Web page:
E-DDA, a Fortran code for calculating scattering and absorption of light by irregular particles with general (scalar or tensorial) optical properties, has been jointly developed by R. Alcaraz de la Osa (Dept. of Applied Physics, University of Cantabria) and P. Albella (Dept. of Physics, Imperial College London). E-DDA is publicly available, and is covered by the GNU General Public License. If you choose to use it, please do not hesitate to contact me at email@example.com if you have any question/comment.
If you publish results obtained with E-DDA, please cite the following reference:
R. Alcaraz de la Osa, P. Abella, J. M. Saiz and F. Moreno, "Extended discrete dipole approximation and its application to bianisotropic media," Opt. Express 18 (23), 23865-23871 (2010).
Downlading the code
You can download the latest version of the code from here.
Description of the input/output files and usage of the code
Input files (3 in total):
- e-dda.par: general input parameters, as the dipole spacing or the direction of both the incident wave vector and the incident electric field. More instructions within the file.
- shape.dat: A file where to give the coordinates of all the dipoles involved in the calculation. It has the very same structure as in DDSCAT 7.
- diel#.tab: (# may be a number between 1 and 9). A file where each line gives the incident wavelength and the nine components (real and imaginary parts in brackets) of both the relative dielectric tensor and the relative magnetic permeability tensor for that wavelength. The first 9 values correspond to the dielectric tensor elements, whereas the other 9 correspond to the relative magnetic permeability elements.
Output files (18 files in total):
- ctable.txt and qtable.txt: They give the extinction, absorption, scattering and phase-lag cross-sections and efficiencies respectively, for each calculated wavelength.
- E_before.txt and H_before.txt: They give the initial (incident) electric (E) and magnetic (H) fields exciting each dipole. 9 columns are presented: the first 3 columns give the cartesian components (x,y,z) of the dipole position, and then the 6 remaining pairs of numbers give the real and imaginary part of each cartesian component of the electric (E) and magnetic (H) field.
- P_before.txt and M_before.txt: The same as E_before.txt and H_before.txt but for the electric (P) and magnetic (M) induced dipoles.
- E_after.txt, H_after.txt, P_after.txt and M_after.txt: The same as their respectively "_before.txt" files but once the calculation is done (after convergence).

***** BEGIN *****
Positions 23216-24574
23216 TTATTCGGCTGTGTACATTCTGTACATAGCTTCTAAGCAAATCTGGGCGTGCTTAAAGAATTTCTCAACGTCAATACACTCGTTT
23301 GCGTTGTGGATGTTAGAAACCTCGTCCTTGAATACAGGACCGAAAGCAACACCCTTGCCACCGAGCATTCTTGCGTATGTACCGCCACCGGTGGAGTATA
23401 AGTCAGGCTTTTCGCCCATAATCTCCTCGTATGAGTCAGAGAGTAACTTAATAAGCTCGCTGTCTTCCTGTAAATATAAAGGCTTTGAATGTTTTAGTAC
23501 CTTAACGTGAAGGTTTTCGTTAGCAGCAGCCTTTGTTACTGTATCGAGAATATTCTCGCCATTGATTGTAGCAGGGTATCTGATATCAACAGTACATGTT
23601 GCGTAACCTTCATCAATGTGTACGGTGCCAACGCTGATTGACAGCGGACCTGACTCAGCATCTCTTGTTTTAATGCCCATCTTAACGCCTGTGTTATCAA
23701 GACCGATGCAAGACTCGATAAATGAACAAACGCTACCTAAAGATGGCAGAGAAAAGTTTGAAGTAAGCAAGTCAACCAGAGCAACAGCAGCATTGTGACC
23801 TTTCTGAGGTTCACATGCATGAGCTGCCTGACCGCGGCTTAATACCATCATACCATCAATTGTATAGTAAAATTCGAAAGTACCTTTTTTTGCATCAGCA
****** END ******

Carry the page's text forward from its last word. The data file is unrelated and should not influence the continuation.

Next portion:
- S_before.txt and S_after.txt: They give the initial and final Poynting vector (3 components) respectively, at each lattice position.
- theta90.txt, phi0.txt, phi90.txt and arb_plane.txt: 2 columns are presented here. The first column is the scattering angle (in degrees) and the second is the total far-field scattered intensity. theta90 corresponds to the X-Y plane, phi0 to the X-Z plane, phi90 to the Y-Z plane and arb_plane.txt to the arbitrary plane given in e-dda.par (theta and phi are those from the spherical coordinates).
- Intensity_lambda.txt: It gives the total far-field scattered intensity calculated at a given point, as a function of the incident wavelength. The coordinates of the point (where to calculate the intensity) must be entered (for the time being) directly in the code (it must be compiled again).
- P_L_90.txt: (experimental). It gives the linear polarization degree at right-angle scattering configuration if orto=yes in e-dda.par. However, the user must choose correctly the incident and the scattering direction in order to correctly calculate the linear polarization degree.
Compiling the code
An example compilation file is given, called compile_e-dda.sh. The user should change gfortran to whatever Fortran compiler he/she uses. By now, only GFortran and Intel Fortran Compiler have been tested.
in your Terminal.
Running the example calculation
Once the code is compiled in its original folder (src), the user should have 4 files in the parent directory, namely:
- e-dda: executable.
- diel1.tab: describing a material with epsilon_r=2 (real and scalar) and mu_r=1 (the identity tensor).
- shape.dat: describing an sphere of radius R=6nm.
All you need to do is enter, in Terminal:
and wait until the calculation is finished.